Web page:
Phil Flynn of the PRICE Futures Group asks: With the world facing record food prices and the potential that poor countries might starve, is this the best time to be putting more food in our gas tanks?

The Biden administration is desperate to lower gasoline prices and yesterday, they announced that it will temporarily allow the country to sell gasoline with 15% ethanol between June first and September 15, a time when it is normally banned.

The reason it is banned in the summer is that, in the summer, gasoline evaporates, and a 15% blend of ethanol has been known to add smog in big cities, an issue that an administration focused on the environment would normally not find acceptable.

The White House says that an emergency waiver can help increase fuel supplies, give consumers more choice to get lower prices, and provide savings to many families. At current prices, the White House says E15 can save a family ten cents per gallon of gas on average, and many stores sell E15 at an even greater discount. Yet, will Americans get a big benefit? While ethanol usually costs less than gasoline, E15, which contains 15% ethanol, should cost less per gallon than regular gas or the 10% ethanol.

According to the Energy News Network, a study published in 2009 by the National Renewable Energy Laboratory tested the fuel economy of various ethanol blends in 16 vehicles with model years between 1999 and 2007. It concluded that the average reduction in miles per gallon using a 20% ethanol blend was 7.7% compared to pure gasoline. One of the researchers who worked on that study, Wendy Clark, told Midwest Energy News that E10 contains about 3% less energy than gasoline, and E15 contains about 5% less energy.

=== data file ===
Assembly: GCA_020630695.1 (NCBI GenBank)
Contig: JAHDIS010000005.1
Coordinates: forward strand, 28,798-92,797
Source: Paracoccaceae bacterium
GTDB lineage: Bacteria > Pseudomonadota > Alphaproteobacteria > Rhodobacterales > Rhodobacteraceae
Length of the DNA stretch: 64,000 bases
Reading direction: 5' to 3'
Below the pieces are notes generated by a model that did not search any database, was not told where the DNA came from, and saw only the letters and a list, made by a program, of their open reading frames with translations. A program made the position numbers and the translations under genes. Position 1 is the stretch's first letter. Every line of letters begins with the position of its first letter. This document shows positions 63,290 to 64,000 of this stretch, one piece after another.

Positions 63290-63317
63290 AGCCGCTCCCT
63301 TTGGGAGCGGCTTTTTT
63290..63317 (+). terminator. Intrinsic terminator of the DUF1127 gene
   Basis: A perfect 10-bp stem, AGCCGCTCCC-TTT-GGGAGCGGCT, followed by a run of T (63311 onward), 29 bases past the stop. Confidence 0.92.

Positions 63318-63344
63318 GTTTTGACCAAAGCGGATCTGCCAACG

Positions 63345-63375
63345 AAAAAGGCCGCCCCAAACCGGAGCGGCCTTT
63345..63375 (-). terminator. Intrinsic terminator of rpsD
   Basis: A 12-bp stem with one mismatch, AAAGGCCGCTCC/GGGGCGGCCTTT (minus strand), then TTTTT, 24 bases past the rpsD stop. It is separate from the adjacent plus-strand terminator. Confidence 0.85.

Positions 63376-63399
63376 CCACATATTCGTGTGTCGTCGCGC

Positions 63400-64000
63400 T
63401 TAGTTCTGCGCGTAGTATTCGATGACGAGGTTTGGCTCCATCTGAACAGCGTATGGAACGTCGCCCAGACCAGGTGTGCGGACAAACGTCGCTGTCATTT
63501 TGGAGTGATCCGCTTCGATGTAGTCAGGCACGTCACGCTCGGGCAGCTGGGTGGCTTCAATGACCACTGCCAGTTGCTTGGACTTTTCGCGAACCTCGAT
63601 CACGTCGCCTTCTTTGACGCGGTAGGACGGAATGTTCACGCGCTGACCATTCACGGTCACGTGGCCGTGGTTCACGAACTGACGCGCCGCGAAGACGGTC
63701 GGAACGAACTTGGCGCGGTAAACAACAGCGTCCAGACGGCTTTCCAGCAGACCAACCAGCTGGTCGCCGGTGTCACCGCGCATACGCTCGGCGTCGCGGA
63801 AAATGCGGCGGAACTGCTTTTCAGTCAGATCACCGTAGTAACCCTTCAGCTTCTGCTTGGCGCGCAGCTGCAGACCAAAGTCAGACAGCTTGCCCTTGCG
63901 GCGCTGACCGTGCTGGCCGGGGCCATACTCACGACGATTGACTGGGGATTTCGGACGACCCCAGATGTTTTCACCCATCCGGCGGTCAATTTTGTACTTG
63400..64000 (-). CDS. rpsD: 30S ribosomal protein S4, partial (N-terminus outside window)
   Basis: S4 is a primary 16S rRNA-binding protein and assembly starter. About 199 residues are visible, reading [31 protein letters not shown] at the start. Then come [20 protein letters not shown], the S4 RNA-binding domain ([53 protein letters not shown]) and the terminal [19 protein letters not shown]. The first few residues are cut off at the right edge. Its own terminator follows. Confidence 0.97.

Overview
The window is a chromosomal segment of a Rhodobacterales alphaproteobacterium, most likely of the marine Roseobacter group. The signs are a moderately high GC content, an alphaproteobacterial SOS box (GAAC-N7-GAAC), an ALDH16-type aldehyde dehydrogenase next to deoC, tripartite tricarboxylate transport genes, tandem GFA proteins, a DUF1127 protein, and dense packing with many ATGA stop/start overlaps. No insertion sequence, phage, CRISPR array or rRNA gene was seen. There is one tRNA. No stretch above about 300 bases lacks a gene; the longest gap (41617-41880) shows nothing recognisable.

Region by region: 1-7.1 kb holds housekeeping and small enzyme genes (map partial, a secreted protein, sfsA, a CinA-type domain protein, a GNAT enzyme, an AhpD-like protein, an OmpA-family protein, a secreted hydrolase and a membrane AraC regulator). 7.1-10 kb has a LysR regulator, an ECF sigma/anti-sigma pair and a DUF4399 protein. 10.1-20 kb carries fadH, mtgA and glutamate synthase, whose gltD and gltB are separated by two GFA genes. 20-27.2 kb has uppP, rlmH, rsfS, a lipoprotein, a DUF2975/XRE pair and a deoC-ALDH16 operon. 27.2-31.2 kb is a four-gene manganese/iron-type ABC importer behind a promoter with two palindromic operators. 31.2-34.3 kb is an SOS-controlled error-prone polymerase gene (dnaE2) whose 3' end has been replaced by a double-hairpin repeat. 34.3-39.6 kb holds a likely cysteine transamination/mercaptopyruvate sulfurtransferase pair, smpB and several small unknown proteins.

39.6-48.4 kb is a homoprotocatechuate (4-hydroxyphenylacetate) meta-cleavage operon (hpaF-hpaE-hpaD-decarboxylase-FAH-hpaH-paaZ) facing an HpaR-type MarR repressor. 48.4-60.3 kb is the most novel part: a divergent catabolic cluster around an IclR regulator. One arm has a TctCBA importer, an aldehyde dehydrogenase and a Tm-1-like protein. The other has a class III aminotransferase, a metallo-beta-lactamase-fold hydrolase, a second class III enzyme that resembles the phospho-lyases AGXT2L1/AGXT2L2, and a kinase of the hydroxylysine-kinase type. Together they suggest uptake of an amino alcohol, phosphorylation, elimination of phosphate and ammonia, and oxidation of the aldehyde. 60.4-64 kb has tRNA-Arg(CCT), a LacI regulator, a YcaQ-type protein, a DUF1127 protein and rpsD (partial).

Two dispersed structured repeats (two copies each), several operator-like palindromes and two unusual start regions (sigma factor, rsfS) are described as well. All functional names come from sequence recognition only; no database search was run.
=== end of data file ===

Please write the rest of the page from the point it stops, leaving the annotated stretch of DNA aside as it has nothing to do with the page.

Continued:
That means to be sold on an energy-equivalent basis, E15 needs to be priced at about 2% less than E10.

This is not the right time to be playing with this to win some short-term political points. Consider the fact that just last week the UN reported that food prices have hit a new record high. The UN Food and Agriculture Organization’s (FAO) latest food price index averaged 159.3 points in March, up from the then-record 140.7 points in February. The March index is the highest it has been since the tool was created in the early 1990s. Prices are also 12.6% higher than they were in February, the second-highest month-to-month increase in history, according to the UN.

The Russian war in Ukraine will further disrupt the grain supply. Ukraine was the world’s fourth-largest corn exporter in the marketing year 2021-22 (July-June). In 2019, around one-quarter of global wheat exports came from Ukraine and Russia. One-fifth of global maize, and barley. They are the source of nearly two-thirds of traded sunflower oil, with Ukraine alone accounting for almost half of global exports.

This move by the Biden administration seems like an easy answer. He will win favor with some of the corn-producing states that he has lost favor with. One of the positive aspect is at least he’s going to American producers as opposed to foreign producers when it comes to trying to cool down energy prices. Yet this administration’s utter disdain for US oil and gas is still a big issue and this band-aid with E15 will not have any real or lasting impact on gas prices or oil supply. It’s just another sign that this administration is all over the board with no clear, coherent energy policy that will solve our problems in the short or long term.